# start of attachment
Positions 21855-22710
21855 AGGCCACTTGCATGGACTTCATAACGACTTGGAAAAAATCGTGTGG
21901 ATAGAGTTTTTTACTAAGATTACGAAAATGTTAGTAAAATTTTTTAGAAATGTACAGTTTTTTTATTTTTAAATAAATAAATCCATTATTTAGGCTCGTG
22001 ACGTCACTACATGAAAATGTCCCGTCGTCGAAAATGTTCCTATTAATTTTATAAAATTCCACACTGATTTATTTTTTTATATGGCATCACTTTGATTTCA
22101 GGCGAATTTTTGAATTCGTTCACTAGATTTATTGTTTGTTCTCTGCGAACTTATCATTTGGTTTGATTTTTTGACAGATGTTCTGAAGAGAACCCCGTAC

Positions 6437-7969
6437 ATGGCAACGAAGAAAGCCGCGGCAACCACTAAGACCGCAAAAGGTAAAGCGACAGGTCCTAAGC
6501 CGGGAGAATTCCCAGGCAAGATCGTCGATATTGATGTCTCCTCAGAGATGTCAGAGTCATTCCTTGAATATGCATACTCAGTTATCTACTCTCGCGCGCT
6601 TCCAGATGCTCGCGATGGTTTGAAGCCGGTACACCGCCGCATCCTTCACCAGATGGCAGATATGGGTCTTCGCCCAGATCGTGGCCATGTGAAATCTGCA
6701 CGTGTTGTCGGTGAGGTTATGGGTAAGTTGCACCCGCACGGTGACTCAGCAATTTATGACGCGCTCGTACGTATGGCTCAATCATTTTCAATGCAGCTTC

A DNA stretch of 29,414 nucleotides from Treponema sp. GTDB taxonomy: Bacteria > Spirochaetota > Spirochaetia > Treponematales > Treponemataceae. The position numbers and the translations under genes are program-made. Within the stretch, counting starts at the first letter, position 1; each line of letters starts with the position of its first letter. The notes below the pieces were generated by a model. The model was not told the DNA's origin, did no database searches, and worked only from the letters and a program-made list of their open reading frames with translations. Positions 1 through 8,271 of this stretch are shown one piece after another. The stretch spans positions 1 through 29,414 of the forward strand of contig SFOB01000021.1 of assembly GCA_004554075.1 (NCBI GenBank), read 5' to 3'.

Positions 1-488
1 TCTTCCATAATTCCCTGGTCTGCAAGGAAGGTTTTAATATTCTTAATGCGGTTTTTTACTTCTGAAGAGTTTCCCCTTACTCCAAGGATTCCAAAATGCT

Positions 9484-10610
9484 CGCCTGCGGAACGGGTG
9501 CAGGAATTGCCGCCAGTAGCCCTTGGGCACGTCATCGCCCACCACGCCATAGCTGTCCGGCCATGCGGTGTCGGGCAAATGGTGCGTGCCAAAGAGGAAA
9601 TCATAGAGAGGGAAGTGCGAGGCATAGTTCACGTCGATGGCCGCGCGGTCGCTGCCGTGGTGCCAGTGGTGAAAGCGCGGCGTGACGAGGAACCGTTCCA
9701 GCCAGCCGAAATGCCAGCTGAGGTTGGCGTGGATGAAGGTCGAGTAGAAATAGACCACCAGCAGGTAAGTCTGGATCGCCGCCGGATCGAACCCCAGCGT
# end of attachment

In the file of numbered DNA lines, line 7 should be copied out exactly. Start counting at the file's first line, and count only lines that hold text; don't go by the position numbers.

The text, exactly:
6437 ATGGCAACGAAGAAAGCCGCGGCAACCACTAAGACCGCAAAAGGTAAAGCGACAGGTCCTAAGC